Well, obviously my perfect reader is the most attractive person about. They’re decked out in gear that would make even the most ironic of hipsters shed a genuine tear of jealousy. He/she is sitting right up the back of the bus, and there’s a book in their hands. The book is anything but Fifty Shades of Grey or Freedom and they’re concentrating intensely enough that there’s a tiny furrow between their brows. They’re so lost in their story that they don’t even register that the guy beside them has farted and the entire bus has taken on the smell of rotten eggs.

What was the moment when the upcoming publication of your novel felt “real” for the first time—when you got your editorial letter, when you saw the cover, when you held the ARC in your hands… or something else? Or if it doesn’t feel “real” yet, when do you think it will?

It felt a lot less surreal when I first held the ARC in my hands, but I still don’t think it feels entirely real. I think it will feel entirely real once it’s realised. Or, if not, then when a friend gives me their likely overly candid thoughts on the book.

Dream question: If you could go on book tour anywhere in the world, with any two authors (living or dead), and serve any item of food at your book signing… where would you go, who with, and what delicious treat would you serve your fans?

Ooh, I’d like to tour all of the US, road tripping with Christopher Marlowe and JK Rowling and serving chocolate, orange and chilli tart at all book signings.

If you had to pick one sentence, and one sentence only, to entice someone to read your book, what would it be? (I almost hate myself for asking you this question and making you choose! Almost.)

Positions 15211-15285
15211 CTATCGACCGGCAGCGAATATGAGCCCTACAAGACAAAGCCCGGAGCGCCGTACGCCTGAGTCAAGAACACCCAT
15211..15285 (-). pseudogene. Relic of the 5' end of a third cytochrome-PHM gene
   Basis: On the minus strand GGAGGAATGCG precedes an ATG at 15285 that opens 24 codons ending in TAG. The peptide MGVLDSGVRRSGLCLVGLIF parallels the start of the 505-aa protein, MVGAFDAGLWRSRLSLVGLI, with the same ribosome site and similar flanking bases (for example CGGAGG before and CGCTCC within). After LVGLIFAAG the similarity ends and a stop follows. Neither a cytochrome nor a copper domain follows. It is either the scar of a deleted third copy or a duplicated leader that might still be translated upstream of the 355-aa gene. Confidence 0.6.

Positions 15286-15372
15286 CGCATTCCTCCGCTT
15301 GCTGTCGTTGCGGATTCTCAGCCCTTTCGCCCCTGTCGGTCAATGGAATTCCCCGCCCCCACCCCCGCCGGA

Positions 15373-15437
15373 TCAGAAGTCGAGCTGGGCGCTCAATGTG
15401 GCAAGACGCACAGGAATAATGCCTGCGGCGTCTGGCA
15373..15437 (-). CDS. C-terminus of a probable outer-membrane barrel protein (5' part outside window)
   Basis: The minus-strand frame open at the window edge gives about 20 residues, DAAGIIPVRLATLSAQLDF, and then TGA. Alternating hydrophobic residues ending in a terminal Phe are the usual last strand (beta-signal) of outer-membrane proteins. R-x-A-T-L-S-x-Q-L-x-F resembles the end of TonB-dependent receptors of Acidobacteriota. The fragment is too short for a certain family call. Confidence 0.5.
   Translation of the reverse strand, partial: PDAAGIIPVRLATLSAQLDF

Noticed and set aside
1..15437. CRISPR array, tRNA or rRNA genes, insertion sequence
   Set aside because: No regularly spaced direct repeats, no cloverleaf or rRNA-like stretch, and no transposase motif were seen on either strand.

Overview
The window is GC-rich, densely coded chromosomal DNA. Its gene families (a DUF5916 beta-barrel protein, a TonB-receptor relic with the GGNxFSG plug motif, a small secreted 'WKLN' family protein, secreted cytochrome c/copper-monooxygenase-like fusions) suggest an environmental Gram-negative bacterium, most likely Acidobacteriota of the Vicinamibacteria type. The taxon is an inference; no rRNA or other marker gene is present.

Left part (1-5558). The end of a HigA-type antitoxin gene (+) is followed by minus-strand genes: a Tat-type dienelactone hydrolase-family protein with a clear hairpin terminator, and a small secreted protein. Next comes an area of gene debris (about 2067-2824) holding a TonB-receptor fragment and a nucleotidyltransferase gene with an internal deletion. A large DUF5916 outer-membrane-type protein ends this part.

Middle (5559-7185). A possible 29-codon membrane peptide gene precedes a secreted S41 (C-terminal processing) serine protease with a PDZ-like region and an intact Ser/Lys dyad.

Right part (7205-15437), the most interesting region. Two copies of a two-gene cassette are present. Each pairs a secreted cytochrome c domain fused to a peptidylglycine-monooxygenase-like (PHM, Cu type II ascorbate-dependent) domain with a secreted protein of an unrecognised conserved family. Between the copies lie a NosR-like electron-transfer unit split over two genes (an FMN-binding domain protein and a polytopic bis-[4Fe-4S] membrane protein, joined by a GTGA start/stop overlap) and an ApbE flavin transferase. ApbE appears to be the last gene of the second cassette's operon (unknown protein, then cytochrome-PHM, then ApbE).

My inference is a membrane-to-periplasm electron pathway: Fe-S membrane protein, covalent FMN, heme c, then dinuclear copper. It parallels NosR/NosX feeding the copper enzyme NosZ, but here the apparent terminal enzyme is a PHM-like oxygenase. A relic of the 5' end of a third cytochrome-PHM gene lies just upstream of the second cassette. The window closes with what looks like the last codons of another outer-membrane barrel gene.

“Sometimes when I fall, I don’t just remember. I forget.”

Fall to Pieces comes out October 2, 2012, from Marshall Cavendish / Amazon Children’s Publishing. Read on for a chance to win a pre-order of the book!


Vahini Naidoo is a University student from Canberra, Australia. She spends inordinate amounts of time consuming instant noodles and novels. Her debut, Fall to Pieces, will be released by Marshall Cavendish in Fall, 2012. You can read more of her rambly thoughts on her blog.

Follow @VeeNaidoo on Twitter.


NOW ENTER THE GIVEAWAY!

You could win: a pre-order of Fall to Pieces!

FALL TO PIECES comes out October 2!

How to enter:

1. Just leave a comment on this post, or

2. Fill out this entry form.

If you do both, you will be entered TWICE!

And to gain another entry, just tweet about this interview and giveaway—and let me know you did in your comment or on the form—and you’ll be entered THREE TIMES.

This giveaway is open internationally—to wherever the Book Depository wil ship. This giveaway closes on Wednesday, September 26 at 8pm EST. Good luck!


What’s the next Fall 2012 YA debut novel I’m looking forward to? Come back tomorrow to find out.

…And stay tuned for the end of the interview series, when I’ll host an INTERNATIONAL giveaway to win the featured debut of your choice!